Friday, October 18, 2013

Fed Drop Wolf Protection, Season Opening, by William Ricioppo

Because of rebounding numbers, gray wolves will be taken off the endangered species list by the US government after being hunted to near-extinction in North America in the 20th Century.

Of 16,672 applications filed in Wisconsin this year, DNR will issue 2,510 wolf hunting permits. Maintaining the 10-to-1 permit-to-quota ratio set in 2012, 251 of the animals are permitted to be killed in 2013. Wolves are authorized to be harvested from six hunting zones within the state.
Dan Ashe, director of Fish and Wildlife, says the resurgence of the wolf population since federal protection was put in place over 30 years ago has led to one of the greatest success stories in conservation history. With exception of several smaller packs in the Southwest to remain under federal protection, the government will begin to allow broader hunting of wolves.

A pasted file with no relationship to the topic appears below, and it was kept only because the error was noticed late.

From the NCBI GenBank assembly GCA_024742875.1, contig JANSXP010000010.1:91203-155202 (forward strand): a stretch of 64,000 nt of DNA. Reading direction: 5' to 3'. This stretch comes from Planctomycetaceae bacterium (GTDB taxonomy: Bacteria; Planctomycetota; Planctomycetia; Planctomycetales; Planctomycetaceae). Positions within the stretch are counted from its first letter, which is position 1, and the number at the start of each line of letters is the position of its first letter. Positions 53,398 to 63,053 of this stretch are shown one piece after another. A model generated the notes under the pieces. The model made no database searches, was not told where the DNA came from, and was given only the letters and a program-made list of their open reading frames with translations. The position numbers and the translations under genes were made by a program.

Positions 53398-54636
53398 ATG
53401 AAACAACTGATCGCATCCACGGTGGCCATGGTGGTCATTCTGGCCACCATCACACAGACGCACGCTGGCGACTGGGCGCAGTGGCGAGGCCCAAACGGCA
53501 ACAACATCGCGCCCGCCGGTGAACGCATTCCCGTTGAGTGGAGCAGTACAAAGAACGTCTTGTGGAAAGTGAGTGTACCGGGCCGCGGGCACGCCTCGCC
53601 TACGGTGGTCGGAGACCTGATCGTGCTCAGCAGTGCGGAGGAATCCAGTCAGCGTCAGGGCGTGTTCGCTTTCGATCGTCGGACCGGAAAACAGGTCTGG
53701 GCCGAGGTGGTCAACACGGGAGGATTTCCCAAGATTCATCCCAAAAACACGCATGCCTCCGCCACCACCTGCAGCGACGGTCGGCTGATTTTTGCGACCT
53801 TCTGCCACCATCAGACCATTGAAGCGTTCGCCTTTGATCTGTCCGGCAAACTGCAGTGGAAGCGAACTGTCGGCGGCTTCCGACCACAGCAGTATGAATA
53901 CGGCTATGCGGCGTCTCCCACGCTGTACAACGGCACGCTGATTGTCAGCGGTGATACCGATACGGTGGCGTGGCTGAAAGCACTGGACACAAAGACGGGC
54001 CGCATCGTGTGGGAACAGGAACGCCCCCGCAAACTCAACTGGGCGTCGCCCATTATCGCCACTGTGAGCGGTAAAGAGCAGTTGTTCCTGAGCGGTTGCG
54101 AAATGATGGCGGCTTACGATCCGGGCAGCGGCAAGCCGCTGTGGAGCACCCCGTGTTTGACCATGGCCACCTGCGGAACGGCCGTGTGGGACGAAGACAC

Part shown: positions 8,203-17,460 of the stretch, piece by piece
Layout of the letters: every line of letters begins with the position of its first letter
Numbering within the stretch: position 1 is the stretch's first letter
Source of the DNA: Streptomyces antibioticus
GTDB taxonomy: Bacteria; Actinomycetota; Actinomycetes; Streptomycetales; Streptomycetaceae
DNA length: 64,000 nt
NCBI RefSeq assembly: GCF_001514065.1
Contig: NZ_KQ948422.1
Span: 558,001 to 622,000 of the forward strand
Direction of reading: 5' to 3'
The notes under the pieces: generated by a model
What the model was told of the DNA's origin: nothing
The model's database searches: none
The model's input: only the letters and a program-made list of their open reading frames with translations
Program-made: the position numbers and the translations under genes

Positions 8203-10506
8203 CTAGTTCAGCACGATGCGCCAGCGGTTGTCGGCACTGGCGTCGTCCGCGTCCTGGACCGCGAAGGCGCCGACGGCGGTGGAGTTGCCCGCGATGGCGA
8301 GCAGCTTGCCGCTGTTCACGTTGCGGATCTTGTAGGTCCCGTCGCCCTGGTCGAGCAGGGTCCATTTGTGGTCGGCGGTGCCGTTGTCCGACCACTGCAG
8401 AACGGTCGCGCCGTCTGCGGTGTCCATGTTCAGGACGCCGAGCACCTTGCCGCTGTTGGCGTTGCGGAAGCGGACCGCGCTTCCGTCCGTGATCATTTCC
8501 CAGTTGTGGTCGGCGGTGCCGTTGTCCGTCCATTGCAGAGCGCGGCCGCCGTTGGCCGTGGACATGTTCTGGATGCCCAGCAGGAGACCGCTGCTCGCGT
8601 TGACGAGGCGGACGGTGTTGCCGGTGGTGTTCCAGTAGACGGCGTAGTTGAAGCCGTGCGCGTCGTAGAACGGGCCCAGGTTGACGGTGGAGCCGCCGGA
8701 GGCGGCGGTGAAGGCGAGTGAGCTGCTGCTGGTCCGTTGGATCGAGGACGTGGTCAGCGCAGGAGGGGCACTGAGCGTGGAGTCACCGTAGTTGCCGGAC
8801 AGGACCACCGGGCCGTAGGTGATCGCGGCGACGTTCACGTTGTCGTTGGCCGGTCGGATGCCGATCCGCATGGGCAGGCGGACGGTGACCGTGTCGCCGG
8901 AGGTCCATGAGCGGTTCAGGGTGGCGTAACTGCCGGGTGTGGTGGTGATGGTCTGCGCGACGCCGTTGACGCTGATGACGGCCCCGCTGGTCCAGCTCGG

Once numbering in the millions throughout North America, the gray wolf was essentially extinct by 1980. U.S. policy in the 1800s and laws allowing the killing of the wolves to protect property and livestock through modern times decimated their presence. Efforts to revive the species were put in place over 30 years ago, restricting the hunting of the animals in much of the country. Today, the number of gray wolves in the Great Lakes region and the Rocky Mountains is believed to be over 5,000, with similar populations growing in other areas of the country.
Under increasing pressure, the Obama administration and U.S. Fish and Wildlife are defending their decision to limit federal protection. As the number of wolves has increased over time conflict with humans has become more common. Ranchers and farmers have reported significant increases in problems with wolves, and they argue the numbers need maintaining.